The Rocketboys have come a long way since their humble beginnings in Abilene playing small venues to crowds of college kids. They now have a pretty good album, 20,000 Ghosts, that has production credits to a name-drop-worthy role call. Produced by Louie Lino, who has worked with east coast acts such as Nada Surf and Matt Pond, and mastered by indie-noodler Alan Douches, Ghosts is cut from a very decadent indie-rock cloth. The quintet can be seen on the cover distantly perched on a rock amidst fog and trees, in a sort of minimal and drab mystical setting, and it calls to mind the very present ethereal space supplied in the layers of 20,000 Ghosts — an album that sounds full but also finds a way to breath in between passages of ambient indie rock and piano-laced ballads.
From the album opener, “We are a Lighthouse”, one gets the feeling that a general sense of power-pop melancholy pervades the latitudes of this album, and it does for the most part. “Are you running, are you scared/ are you a stranger passing through here,” front man Brandon Kinder quells over arpeggiated guitars and pianos, much to the affect of a Coldplay B-side. The same goes for the nostalgic and tongue-in-cheek “Islands” - where the Rocketboys turn the questionable phrase “and for lack of a better word, I’m not an island” into a moderately engaging hook — and the radio-friendly melodic pop of “Rare Triumphs of Love and Fortune”.
These tracks are the foundation of the sound the Rocketboys have crafted along with their noteworthy accomplices in the studio. They have done so meticulously, outfitting every song with subtle changes in rhythm and dynamics, thanks to a capable rhythm section, and accompanying guitar work that give every song its peaks and its residual lows.
The Rocketboys really fly on tracks like “All the Western Winds” and “Like Ice in Water”, where the quintet embodies Coldplay’s darker older stepbrother, Radiohead. These tracks are given to more emotive passages both lyrically and musically. The subtle refrain in “All the Western Winds” offers an airy, lilting prelude to the abrasive, drum-heavy, shoe-gazer finale, which is quite triumphant even amidst an album built upon the Rocketboys ability to contrast song dynamics. The indie gun goes off in “Like Ice in Water” as the Rocketboys canter on a dark, brooding, dance beat and Kinder sings “Time is all we have, and I am just collecting” in between stints of breathy falsetto.
20,000 Ghosts is a big album. The sound-scapes tend to call to mind pastoral views of natural expanses, shimmering horizons, sunsets, sunrises, city lights and all of the imagery that lends itself to that kind of classic, existential “who am I?” thinking. Ghosts aims at the big picture and asks big questions, even halting in their indie revelry at times to intone fleeting thoughts of mortality and the effect of time’s passage on people’s lives. Still, the Rocketboys manage to pick up on some details along the way, though they’re much harder to discern due to the consistent production quality of the album: melancholy and ambient with guitars that sort of cut through the texture at appropriate times.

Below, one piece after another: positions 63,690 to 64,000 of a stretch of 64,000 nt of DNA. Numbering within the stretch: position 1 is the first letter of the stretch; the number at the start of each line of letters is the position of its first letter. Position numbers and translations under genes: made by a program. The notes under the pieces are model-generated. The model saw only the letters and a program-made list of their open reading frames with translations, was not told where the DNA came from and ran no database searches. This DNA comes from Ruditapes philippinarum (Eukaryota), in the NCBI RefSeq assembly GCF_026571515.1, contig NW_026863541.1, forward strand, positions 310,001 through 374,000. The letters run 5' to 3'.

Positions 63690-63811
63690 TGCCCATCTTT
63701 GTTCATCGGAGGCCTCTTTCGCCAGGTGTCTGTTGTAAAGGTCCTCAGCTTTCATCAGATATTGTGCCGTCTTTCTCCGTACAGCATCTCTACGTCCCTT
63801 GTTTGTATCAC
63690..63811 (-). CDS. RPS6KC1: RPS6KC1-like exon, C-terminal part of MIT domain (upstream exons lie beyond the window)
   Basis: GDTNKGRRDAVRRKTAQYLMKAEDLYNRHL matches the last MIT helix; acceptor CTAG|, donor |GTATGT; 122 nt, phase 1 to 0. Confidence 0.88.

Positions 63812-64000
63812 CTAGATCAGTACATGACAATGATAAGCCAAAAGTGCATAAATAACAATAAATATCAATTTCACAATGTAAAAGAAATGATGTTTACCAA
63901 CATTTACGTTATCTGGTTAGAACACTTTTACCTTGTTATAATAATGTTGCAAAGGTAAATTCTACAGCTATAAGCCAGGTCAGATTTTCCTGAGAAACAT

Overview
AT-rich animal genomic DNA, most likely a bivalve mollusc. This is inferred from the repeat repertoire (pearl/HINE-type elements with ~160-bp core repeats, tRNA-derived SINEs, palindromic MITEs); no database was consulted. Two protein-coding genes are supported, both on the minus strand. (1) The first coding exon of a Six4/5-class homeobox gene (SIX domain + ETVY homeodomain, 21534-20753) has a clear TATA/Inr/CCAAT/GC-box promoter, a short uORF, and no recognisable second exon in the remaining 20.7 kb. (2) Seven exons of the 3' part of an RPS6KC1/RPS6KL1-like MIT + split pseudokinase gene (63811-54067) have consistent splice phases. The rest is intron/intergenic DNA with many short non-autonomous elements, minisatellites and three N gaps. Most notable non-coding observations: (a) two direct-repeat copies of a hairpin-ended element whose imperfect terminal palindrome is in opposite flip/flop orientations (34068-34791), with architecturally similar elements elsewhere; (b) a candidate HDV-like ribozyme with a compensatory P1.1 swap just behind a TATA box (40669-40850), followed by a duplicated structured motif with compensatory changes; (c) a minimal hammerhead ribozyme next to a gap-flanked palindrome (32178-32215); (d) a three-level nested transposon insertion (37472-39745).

This does well to give those bigger songs a kick, but it tends to make the more intimate and conceptual tunes that add to the overall “album” experience a bit long-winded and ill fitting. “Nineteen Twenty Nine”, a spiritual for 20-something Caucasians, seems to try to cut too deep a mark into the listener with its scenes of a funeral march. “Did you hear gospel songs/ Could you hear our tears making them sound wrong,” is a nice, heartfelt lyric but when the drawbar organ cascades in, it becomes too much. Album closer, “I Saw a Stone” manages to remain flat-lined, Kinder whispering reminiscences until the four-minute mark at which point the Rocketboys attempt to end in a full-band three-minute crescendo. Their attempt to properly close the album, bless their hearts, sadly becomes a sort exercise in unnecessary grandeur.
A likeable album, yes, but the Rocketboys’ general demeanor on 20,000 Ghosts is that of every piano-led power-pop band (i.e. Coldplay, Keane, The Fray) and that kind of suspended melodic rock sound has grown a bit tired in this reviewer’s ears. The only official affronts on behalf of the Rocketboys are when the band is deliberately trying to write heartache into their songs (in “Take it From Me”, Kinder regretfully uses the word “bequeath”, which has absolutely no place in any serious rock band). The Rocketboys, and consequently 20,000, are at their best when they are carving out their own musings to create something not heartfelt, but honest.